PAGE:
What is a Bitcoin Node? – Step by Step Explanation


(electronic sounds) – The Bitcoin Network consists
of a network of nodes, which are just computers or servers running the bitcoin software. The code ensures the nodes
can find and establish connection with other nodes and, hence, form a network that is
used by the various nodes to transfer information like transactions, blocks and other data. Through this web of interconnected nodes, bitcoin can send digital cash securely through the network. The underlying bitcoin code implements the bitcoin protocol. So how does a new node
join the Bitcoin Network? First, it must discover at least one peer to connect to and then it can get a list of other peers from that initial peer. There are a few methods
that a node can use to connect to its first peer. The Bitcoin Client
contains a hard-coded list of well-know DNS servers,
which can return a list of IP addresses of bitcoin nodes. Alternatively, the Bitcoin
Client can be given a static IP address of
a peer, if one is known. You can pass this IP
address as the parameter when starting the Bitcoin Client software through the command node. It’s important to note that
bitcoin’s network topology is not geographically defined, so the physical location of the nodes, in relation to one another, is irrelevant. This means a node can find
and connect to any other node, regardless of where it is in the world. Once a node has the IP address of a peer, it then goes through an initial handshake to establish a connection
with a remote note. First, the local node will
send a version message to the peer, which contains
some basic information about itself. This will always be the first message sent by any peer to another peer. The remote peer receiving
the message will examine if the sender’s version is
compatible with its own version. If it is, it will acknowledge
the version message and establish a connection by sending a version acknowledgement message, which consists only of a message header with the command string V-E-R-A-C-K. Once a node establishes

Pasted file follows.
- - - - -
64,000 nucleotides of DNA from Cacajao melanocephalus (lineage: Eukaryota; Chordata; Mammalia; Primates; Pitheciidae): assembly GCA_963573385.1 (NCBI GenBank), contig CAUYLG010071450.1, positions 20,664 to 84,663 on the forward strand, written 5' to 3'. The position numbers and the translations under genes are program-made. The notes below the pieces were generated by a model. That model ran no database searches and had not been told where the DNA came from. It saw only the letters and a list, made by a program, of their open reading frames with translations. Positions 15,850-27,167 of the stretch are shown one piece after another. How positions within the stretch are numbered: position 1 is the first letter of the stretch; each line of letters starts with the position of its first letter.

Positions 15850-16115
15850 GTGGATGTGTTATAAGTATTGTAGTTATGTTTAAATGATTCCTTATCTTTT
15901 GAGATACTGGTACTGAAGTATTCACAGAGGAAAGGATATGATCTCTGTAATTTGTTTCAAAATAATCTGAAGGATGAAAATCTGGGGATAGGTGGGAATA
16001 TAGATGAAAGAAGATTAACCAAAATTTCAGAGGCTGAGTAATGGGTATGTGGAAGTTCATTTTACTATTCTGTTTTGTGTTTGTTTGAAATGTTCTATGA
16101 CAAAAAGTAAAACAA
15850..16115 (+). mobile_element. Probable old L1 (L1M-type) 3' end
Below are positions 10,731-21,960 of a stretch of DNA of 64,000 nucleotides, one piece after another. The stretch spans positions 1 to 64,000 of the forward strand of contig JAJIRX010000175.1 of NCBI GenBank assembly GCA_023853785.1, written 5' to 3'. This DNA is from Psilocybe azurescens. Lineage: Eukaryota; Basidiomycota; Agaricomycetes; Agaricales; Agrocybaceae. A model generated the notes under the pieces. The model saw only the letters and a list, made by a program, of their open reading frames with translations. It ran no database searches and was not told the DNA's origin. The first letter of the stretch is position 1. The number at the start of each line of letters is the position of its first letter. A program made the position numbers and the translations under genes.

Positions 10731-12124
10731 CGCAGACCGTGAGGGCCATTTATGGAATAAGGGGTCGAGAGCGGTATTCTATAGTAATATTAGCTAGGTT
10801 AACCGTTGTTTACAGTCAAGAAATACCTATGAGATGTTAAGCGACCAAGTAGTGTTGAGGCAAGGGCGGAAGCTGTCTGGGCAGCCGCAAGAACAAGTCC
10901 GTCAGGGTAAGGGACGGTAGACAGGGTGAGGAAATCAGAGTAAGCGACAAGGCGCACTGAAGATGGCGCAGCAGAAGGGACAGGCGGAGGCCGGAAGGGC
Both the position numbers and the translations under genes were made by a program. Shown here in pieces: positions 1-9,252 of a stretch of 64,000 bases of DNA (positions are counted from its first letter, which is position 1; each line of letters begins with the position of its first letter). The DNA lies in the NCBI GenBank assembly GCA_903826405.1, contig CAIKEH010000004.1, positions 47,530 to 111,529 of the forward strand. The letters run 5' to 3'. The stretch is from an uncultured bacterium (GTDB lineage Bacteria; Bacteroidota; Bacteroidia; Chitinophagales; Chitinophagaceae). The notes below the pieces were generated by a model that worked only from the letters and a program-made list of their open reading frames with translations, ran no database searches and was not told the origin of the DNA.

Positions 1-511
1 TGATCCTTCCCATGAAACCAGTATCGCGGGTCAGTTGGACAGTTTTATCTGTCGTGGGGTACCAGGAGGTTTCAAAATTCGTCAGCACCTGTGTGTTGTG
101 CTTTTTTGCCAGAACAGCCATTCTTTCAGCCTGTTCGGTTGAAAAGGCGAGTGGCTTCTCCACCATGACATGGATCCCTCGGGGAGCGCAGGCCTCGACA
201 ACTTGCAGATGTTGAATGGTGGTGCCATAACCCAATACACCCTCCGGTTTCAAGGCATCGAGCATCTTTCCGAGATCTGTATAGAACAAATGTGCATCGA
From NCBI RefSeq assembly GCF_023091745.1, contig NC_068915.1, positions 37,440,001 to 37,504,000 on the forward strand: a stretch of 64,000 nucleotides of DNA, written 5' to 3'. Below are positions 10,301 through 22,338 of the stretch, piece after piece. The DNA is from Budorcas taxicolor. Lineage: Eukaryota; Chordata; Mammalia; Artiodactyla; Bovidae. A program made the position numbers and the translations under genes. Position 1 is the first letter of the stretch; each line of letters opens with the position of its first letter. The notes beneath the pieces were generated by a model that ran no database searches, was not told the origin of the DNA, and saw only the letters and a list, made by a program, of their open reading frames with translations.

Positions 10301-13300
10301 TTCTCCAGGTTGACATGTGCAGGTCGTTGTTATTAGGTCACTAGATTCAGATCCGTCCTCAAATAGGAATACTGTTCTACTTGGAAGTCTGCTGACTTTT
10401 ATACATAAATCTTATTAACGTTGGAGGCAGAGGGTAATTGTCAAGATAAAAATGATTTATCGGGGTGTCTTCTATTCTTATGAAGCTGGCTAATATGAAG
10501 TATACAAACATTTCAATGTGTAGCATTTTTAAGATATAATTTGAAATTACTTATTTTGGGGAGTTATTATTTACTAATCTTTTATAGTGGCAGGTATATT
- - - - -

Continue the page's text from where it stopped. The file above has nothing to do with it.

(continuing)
connection with one or more peers, it will exchange some
information with these peers. For example, nodes can
exchange IP addresses of their connected peers,
so each node can maintain a list of peers that it can
use to reestablish connection in the future, since
nodes can leave and join the network at any time. A node can ask its peers what the lengths of their local cog of the blockchain is. It can then determine if its
own cog of the blockchain is missing any blocks and if so, can ask its peers to
send the missing blocks. Of course, it can also
send blocks to other nodes, who do not have as much data as itself. Let’s take a closer look
at the various nodes in the network. Although all the nodes
participate in the network, they have different roles,
depending on the functionalities they want to support. There are four major functions: routing, storage, mining
and wallet services. That bitcoin core client
implementation in C++ has all four of these functionalities. Routing is the bare minimum functionality a node must support in
order to particpate in the Bitcoin Network. It contains the functionality
to discover and connect to other peers in the network and it also validates and propigates
transactions and blocks through the network. It serves the purpose of
keeping the network connection alive and passing information
through the network. A node is called a full
blockchain node if its stores a local copy of the entire
blockchain database. A full node can autonomously
and authoritatively verify any transactions without
any external references. With a full node, you
get complete independence and freedom from central
authority at the cost of hardware storage space. A mining node serves the
special purpose of creating a new block to add to the blockchain. Mining nodes run special mining software in order to solve a cryptographic puzzle to win mining rewards. They serve the purpose of
adding new transactions into the blockchain. Note that a mining node doesn’t
necessarily have to have a local copy of the entire blockchain. In that case, these nodes can connect to the bitcoin extended
network to join mining pools. They depend on a pool server
to maintain a full node and communicate necessary
information to them. Some nodes can also have a wallet service without a full copy of the blockchain and they’re called simplified
payment verification, or SPV, nodes. They are good for devices with
space and power constraints, such as mobile phones. The trade-off is relying on
other trustworthy full nodes to provide the necessary
information and, hence, less secure, compared to full
node, if the proper measures are not taken to ensure their security. If you want to learn more, I just launched a new Bitcoin 101 course
over at blockgeeks.com. We start simple with how bitcoin works, and before you know it, we’re teaching you how to build your own bitcoin wallet. Be sure to head over
there and check it out and thanks for watching.

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